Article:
Phil and Pauline Evans migrated from Sydney to their present 6 hectare property in 1981. The flat areas bordering the harbour contained only one tree. They set to work planting 10,000 trees and today, over thirty years later, they live and work in forest of their own making. There is a macadamia nut orchard, many productive fruit trees including the first black sapote I have seen fruiting in the Far North and there is a guided nature trail through healthy regenerating native bush. The wooden house on stilts they initially built received an addition that was the original backpacker accommodation. It was built using recycled windows and other materials on a limited budget. And now there are a number of other units to stay in, one overlooking a pond, others with glimpses of the harbour and still another facing a small paddock also available for camping. Bird life is prolific including a number of ground foul that Phil and Pauline and family look after.

Another Tree House Cabin

Another Tree House Cabin

There are now three generations of Evans’ living at The Tree House including 18 month young Coed (Celtic for ‘forest’- appropriately named, don’t you think?) and the entire family are to be commended for creating a successful lifestyle and business on a limited budget. Their creation continues to enhance the vacation experience of many overseas visitors and brings tourist dollars to our area. We need more such examples.

Coincidentally, the day after the aforementioned visit to The Tree House our Wednesday tramping group were guided around a 170 acre rugged coastal property at Te Ngaere Bay. Te Ngaire 13 034Our guide was John McBain, a fit and knowledgeable octogenarian Forest and Bird member who was hired by the owners of this ex-farm to plant a ‘few’ trees. 11,000 native trees (including 600 pohutukawa) and twenty years later we walked for hours through the forest of one man’s making. He did receive help at times from some local young men. Here is yet one more example of what can be done with vision and dedicated effort. Wow!

Radio host, librarian, inspirational speaker and health educator John Haines is the author of In Search of Simplicity: A True Story that Changes Lives and Beyond the Search, books to lift the spirit and touch the heart. See

WPD1I recall a study done some decades ago at a prison. Half the inmates were put on a strictly vegetarian diet and the other half of the prison population retained their usual meat-based dietary fare. After a few months the behaviour differences in the two study populations were obvious. Violence amongst the vegetarian prisoners just about vanished, yet it remained at its usual level with the meat-fed control group.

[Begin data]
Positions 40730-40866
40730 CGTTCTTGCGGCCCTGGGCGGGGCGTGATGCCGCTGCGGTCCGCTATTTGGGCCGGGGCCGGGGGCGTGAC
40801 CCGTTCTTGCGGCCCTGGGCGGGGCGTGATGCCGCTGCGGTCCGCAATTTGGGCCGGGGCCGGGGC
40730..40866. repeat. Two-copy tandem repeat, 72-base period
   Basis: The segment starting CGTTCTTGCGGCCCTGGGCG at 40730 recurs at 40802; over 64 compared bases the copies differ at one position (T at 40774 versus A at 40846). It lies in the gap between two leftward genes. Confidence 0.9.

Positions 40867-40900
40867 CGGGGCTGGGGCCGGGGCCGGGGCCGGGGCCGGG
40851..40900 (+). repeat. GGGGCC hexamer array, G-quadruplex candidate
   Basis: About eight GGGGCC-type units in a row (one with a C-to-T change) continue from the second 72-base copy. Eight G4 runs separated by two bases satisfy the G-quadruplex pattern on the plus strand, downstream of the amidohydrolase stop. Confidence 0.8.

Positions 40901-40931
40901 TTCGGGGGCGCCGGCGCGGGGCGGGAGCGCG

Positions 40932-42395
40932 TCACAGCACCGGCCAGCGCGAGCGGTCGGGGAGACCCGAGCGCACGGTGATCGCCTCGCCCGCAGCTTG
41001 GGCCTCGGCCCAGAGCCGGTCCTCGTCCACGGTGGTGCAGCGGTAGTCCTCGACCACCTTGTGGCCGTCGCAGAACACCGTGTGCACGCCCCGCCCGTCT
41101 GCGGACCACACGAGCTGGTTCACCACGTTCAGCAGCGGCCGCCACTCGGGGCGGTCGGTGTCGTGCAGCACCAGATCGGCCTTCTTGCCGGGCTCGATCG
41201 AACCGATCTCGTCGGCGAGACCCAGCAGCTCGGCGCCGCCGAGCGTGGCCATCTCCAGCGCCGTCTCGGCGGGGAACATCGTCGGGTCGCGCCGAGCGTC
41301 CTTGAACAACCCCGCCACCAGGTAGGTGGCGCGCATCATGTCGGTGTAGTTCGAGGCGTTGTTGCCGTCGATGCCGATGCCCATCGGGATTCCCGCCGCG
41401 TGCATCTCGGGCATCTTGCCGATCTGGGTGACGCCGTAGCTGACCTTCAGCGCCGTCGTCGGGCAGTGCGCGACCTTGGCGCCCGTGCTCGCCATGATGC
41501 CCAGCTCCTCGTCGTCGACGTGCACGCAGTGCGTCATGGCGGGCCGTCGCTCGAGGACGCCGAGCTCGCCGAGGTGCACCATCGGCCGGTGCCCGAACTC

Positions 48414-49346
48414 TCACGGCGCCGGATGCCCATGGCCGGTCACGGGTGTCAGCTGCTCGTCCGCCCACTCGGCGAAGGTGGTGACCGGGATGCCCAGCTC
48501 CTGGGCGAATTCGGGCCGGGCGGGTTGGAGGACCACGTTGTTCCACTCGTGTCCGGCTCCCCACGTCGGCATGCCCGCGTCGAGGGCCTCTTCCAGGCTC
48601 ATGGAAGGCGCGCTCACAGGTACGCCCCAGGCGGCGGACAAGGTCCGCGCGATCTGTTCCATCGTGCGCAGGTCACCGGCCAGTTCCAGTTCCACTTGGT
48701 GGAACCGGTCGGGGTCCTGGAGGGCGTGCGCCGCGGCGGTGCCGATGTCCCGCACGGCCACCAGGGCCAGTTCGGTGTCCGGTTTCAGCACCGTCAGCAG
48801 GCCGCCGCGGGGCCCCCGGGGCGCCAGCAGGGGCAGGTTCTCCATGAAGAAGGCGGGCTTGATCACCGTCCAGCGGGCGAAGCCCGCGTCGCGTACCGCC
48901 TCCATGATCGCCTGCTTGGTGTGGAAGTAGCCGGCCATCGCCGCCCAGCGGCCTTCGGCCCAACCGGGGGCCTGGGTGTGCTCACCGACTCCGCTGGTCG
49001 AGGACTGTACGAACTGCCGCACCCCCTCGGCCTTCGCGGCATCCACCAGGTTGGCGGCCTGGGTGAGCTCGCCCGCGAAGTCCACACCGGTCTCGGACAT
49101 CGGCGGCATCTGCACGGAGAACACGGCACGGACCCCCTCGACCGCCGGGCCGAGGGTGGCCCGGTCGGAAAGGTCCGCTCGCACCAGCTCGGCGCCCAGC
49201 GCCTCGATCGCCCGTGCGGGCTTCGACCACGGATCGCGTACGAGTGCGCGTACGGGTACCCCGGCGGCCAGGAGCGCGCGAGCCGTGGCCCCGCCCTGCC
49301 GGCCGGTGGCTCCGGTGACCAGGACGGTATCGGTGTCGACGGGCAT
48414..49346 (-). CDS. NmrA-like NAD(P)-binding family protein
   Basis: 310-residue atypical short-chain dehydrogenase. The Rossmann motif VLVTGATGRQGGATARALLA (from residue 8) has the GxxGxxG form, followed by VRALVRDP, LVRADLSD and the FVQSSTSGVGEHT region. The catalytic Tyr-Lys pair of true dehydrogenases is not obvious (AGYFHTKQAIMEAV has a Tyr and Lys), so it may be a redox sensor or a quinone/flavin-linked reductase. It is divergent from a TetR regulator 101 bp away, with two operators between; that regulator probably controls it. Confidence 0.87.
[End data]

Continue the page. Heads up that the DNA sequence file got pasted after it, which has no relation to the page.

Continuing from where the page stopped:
Tolstoy wrote back in the 1800s that as long as we have slaughterhouses, we will have battles. Strong statement, don’t you think? And yet, the battles continue and violence, even in our homes, is not unusual.

Jesus was an Essene. The Essenes did not believe in the sacrifice of animals, a common practice of their day. They demanded complete cleanliness of the body and dressed always in white. Since they did not believe in harming any of God’s creatures, they were strict vegetarians. When Jesus spoke of meat, he was referring to food of a vegetarian nature. The Greek words we loosely translate as ‘meat’ merely mean food or nourishment. Thus, when Jesus is quoted as asking, “Have you any meat?” he was really asking, “Have you anything to eat?” There is no documented evidence that he ate anything other than live, vegetarian food, even when visiting the homes of the rich, where he was often a guest.

Perhaps we need to listen to courageous speakers and writers such as Will Tuttle, Ph. D. I have in my hands a copy of Dr Tuttle’s book titled World Peace Diet and subtitled Eating for Spiritual Health and Social Harmony.

Will Tuttle

Will Tuttle

The plant-based lifestyle and diet advocated by Will Tuttle is nothing new. What is perhaps new is the comprehensive and compassionate manner in which Will Tuttle links our feelings, our psyche and our individual and collective behaviour to the way in which we treat animals. He is a compelling voice for the many sentient creatures we share this beautiful planet with. He is urging humankind to move from human to kind.

It so happened that Will Tuttle spoke in Kaitaia at the Te Ahu Centre on Sunday, February 23rd. Dr Tuttle is the co-founder, with Judy Carman, of the Circle of Compassion and the Worldwide Prayer Circle For Animals. A classical musician and former Zen monk who studied in Korea, Will Tuttle spoke about the connection between what we put on our plates and the current state of affairs in our lives and in the world.

On Sunday 23 February at Te Ahu vegan refreshments were served at 1pm, Will Tuttle’s presentation began at 1.30pm and was followed by a vegan meal at 3pm. Sponsored by Gentle World, the talk and meal were free.

The turnout for the event in our little town was excellent. And not only were the words of Dr Tuttle inspiring, so was his musicianship on the piano. He played one well known classical composition and one piece of his own making.

For a comprehensive post on Will Tuttle’s February visit to Kaitaia please visit:

Radio host, librarian, inspirational speaker and health educator John Haines is the author of In Search of Simplicity: A True Story that Changes Lives and Beyond the Search, books to lift the spirit and touch the heart. See